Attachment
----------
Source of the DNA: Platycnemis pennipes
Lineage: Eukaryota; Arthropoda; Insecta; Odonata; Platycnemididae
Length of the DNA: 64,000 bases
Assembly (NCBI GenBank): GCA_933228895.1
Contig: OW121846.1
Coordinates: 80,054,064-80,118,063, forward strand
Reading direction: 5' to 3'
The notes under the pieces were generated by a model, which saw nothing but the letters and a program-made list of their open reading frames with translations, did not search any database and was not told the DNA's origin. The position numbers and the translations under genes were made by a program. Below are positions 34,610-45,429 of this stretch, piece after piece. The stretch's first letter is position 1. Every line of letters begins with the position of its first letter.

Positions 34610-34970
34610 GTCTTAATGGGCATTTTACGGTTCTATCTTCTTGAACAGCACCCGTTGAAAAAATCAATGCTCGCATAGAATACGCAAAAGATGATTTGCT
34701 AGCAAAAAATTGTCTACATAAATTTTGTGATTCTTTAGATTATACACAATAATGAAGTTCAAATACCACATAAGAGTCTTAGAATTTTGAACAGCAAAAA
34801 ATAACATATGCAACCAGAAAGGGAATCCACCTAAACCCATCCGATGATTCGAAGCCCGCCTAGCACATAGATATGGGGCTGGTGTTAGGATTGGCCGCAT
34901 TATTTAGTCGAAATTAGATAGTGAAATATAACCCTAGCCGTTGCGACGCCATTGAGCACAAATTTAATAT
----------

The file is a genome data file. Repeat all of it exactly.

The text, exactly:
Source of the DNA: Platycnemis pennipes
Lineage: Eukaryota; Arthropoda; Insecta; Odonata; Platycnemididae
Length of the DNA: 64,000 bases
Assembly (NCBI GenBank): GCA_933228895.1
Contig: OW121846.1
Coordinates: 80,054,064-80,118,063, forward strand
Reading direction: 5' to 3'
The notes under the pieces were generated by a model, which saw nothing but the letters and a program-made list of their open reading frames with translations, did not search any database and was not told the DNA's origin. The position numbers and the translations under genes were made by a program. Below are positions 34,610-45,429 of this stretch, piece after piece. The stretch's first letter is position 1. Every line of letters begins with the position of its first letter.

Positions 34610-34970
34610 GTCTTAATGGGCATTTTACGGTTCTATCTTCTTGAACAGCACCCGTTGAAAAAATCAATGCTCGCATAGAATACGCAAAAGATGATTTGCT
34701 AGCAAAAAATTGTCTACATAAATTTTGTGATTCTTTAGATTATACACAATAATGAAGTTCAAATACCACATAAGAGTCTTAGAATTTTGAACAGCAAAAA
34801 ATAACATATGCAACCAGAAAGGGAATCCACCTAAACCCATCCGATGATTCGAAGCCCGCCTAGCACATAGATATGGGGCTGGTGTTAGGATTGGCCGCAT
34901 TATTTAGTCGAAATTAGATAGTGAAATATAACCCTAGCCGTTGCGACGCCATTGAGCACAAATTTAATAT